Tags: los angeles | transportation | workers | bill | overtime | pay | fraud

Transportation Dept. Staff Billed LA $48K in Overtime Per Worker

By    |   Wednesday, 27 May 2015 04:43 PM

An audit of the Los Angeles Department of Transportation (LADOT) has discovered that employees in the crews that paint highway lines and install street signs billed the city a "staggering" $3.3 million in overtime in 2013-2014, which has led to strong suspicions of fraud.

The average employee of the department pulled in $48,100 overtime on top of their regular salary, or nearly six times the overtime that other city workers were paid, the Los Angeles Times reports.

Nearly half of the 67 employees said they worked more than 1,000 overtime hours in 2013-2014 and seven say they worked 2,000 hours, which would mean working 38 extra hours per week.

One manager received $155,319 in overtime on top of his $78,000 salary, City Controller Ron Galperin told the Times, tripling his pay.

However, no one has been fired or prosecuted for the suspected fraud, although the audit states, "One might reasonably conclude that at least some of the employees in the traffic paint and sign section were committing payroll fraud."

This, Galperin states, is because record keeping was so shoddy that it's impossible to tell whether the claimed overtime hours fraudulently were inflated.

"There is not evidence to show that the work was not done, but then again, there is not evidence to show what was done," he told the Times.

The LADOT's labor agreement allows workers to claim overtime even if their work week includes vacation and sick days. Elimination of this could save $1.2 million per year in the LADOT alone, Galperin told the Times.

DOT general manager Seleta Reynolds told CBS News Los Angeles that orders from former Los Angeles Mayor Antonio Villaraigosa for the crews to paint more than 100 miles of bike paths and widen pedestrian crossing lines may be partly responsible for the costs.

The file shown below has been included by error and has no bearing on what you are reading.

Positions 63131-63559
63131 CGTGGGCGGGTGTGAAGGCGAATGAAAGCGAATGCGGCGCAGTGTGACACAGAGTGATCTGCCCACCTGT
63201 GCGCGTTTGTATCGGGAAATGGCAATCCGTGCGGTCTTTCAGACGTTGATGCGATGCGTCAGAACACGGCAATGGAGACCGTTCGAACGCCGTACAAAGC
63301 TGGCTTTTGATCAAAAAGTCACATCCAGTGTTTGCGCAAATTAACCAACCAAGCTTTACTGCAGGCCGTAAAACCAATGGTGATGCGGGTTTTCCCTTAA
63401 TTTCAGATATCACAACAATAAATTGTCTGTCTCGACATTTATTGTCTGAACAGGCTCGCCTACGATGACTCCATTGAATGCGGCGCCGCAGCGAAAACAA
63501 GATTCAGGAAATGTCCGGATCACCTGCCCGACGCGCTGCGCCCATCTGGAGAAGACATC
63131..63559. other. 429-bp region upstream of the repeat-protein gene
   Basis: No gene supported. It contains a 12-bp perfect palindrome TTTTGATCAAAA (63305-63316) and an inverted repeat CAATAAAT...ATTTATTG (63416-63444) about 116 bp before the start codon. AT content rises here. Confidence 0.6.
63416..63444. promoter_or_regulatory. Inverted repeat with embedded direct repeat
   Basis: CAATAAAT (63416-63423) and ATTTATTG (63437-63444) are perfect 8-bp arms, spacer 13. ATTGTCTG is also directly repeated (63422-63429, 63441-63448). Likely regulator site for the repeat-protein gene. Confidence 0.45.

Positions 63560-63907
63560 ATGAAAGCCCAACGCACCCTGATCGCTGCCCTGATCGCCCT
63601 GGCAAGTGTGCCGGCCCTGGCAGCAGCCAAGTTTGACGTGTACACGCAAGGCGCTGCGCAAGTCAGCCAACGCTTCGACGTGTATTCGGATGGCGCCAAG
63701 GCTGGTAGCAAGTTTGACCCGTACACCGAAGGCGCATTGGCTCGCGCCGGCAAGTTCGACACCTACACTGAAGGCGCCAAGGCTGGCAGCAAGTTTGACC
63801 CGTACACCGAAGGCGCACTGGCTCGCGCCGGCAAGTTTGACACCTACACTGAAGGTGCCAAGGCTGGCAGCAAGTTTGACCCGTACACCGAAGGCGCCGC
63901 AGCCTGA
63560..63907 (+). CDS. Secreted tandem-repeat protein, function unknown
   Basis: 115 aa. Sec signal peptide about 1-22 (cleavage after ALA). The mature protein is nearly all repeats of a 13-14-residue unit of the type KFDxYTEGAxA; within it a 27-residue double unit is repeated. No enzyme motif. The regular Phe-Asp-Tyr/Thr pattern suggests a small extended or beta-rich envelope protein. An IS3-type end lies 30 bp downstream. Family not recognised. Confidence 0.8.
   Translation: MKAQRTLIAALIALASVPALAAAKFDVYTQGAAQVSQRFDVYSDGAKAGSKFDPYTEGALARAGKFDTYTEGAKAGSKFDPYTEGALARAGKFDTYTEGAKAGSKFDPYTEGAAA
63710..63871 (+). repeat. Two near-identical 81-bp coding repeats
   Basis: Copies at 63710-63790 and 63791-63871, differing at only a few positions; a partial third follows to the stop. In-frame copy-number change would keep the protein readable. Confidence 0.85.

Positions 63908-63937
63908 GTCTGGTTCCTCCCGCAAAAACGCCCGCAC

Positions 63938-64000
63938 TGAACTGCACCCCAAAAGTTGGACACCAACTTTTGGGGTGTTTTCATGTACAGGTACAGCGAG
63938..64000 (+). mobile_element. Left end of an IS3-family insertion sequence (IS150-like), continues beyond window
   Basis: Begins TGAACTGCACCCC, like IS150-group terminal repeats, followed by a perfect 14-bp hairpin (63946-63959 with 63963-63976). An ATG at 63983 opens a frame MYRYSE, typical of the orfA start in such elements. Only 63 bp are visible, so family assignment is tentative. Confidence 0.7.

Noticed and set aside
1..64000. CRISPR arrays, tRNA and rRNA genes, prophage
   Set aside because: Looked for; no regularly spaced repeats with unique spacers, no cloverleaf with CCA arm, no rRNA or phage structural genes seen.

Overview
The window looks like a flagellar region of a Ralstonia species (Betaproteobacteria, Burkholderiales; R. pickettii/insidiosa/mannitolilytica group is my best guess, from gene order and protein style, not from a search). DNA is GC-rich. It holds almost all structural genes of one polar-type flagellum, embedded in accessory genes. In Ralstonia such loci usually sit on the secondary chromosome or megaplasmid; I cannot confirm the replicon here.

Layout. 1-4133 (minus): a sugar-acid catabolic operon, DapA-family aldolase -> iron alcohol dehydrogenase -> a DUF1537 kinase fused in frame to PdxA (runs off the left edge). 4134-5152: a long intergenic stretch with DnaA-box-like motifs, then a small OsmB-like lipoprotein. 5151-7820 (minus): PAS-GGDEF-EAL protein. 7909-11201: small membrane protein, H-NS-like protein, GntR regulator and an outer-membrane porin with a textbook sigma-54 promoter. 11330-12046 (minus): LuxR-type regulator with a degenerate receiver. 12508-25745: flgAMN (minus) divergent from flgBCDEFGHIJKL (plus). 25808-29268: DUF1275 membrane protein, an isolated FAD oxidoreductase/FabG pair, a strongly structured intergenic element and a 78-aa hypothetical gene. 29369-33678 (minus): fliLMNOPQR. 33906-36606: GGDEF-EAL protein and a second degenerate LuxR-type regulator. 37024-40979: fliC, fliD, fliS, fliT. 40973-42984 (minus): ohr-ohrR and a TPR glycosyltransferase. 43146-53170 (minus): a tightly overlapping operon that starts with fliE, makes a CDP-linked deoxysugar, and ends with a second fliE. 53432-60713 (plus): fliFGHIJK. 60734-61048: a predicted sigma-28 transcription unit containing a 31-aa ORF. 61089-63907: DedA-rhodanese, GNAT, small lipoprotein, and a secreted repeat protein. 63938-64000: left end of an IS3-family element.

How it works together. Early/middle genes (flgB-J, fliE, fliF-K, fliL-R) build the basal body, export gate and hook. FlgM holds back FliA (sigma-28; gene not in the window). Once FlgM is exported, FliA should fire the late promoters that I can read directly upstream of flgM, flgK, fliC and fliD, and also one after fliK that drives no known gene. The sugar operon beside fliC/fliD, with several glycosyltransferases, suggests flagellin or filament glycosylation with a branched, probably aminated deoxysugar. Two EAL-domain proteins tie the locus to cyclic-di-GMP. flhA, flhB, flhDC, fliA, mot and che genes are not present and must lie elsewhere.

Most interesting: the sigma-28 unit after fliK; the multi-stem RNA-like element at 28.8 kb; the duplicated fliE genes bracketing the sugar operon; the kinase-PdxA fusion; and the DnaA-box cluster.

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Once it became known that the audit was under way, the overtime amounts quickly dropped by 44 percent and that "certainly raises a lot of very serious questions," Galperin told the Times.

The audit was triggered by an anonymous tip to the city's hotline, CBS noted.

"We have a zero tolerance for individuals taking part in any abuse of the system, and if that is the case, the department leads have a responsibility to address the issue head-on; this includes addressing the understaffing issue immediately and enforcing an internal environment that encourages ethical conduct," Bob Schoonover, president of SEIU 721, the union representing the workers, told the Times.

City Councilman Mike Bonin told the Times, "Overtime abuses like this jeopardize trust in local government and absolutely must be corrected."

Considering the amount of overtime, Galperin told CBS, "There’s a certain point at which it seems nearly impossible that somebody could work so many hours, for such an extended period of time, without completely breaking down."

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An audit of the Los Angeles Department of Transportation (LADOT) has discovered that employees in the crews that paint highway lines and install street signs billed the city a "staggering" $3.3 million in overtime in 2013-2014, which has led to strong suspicions of fraud.
los angeles, transportation, workers, bill, overtime, pay, fraud
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2015-43-27
Wednesday, 27 May 2015 04:43 PM
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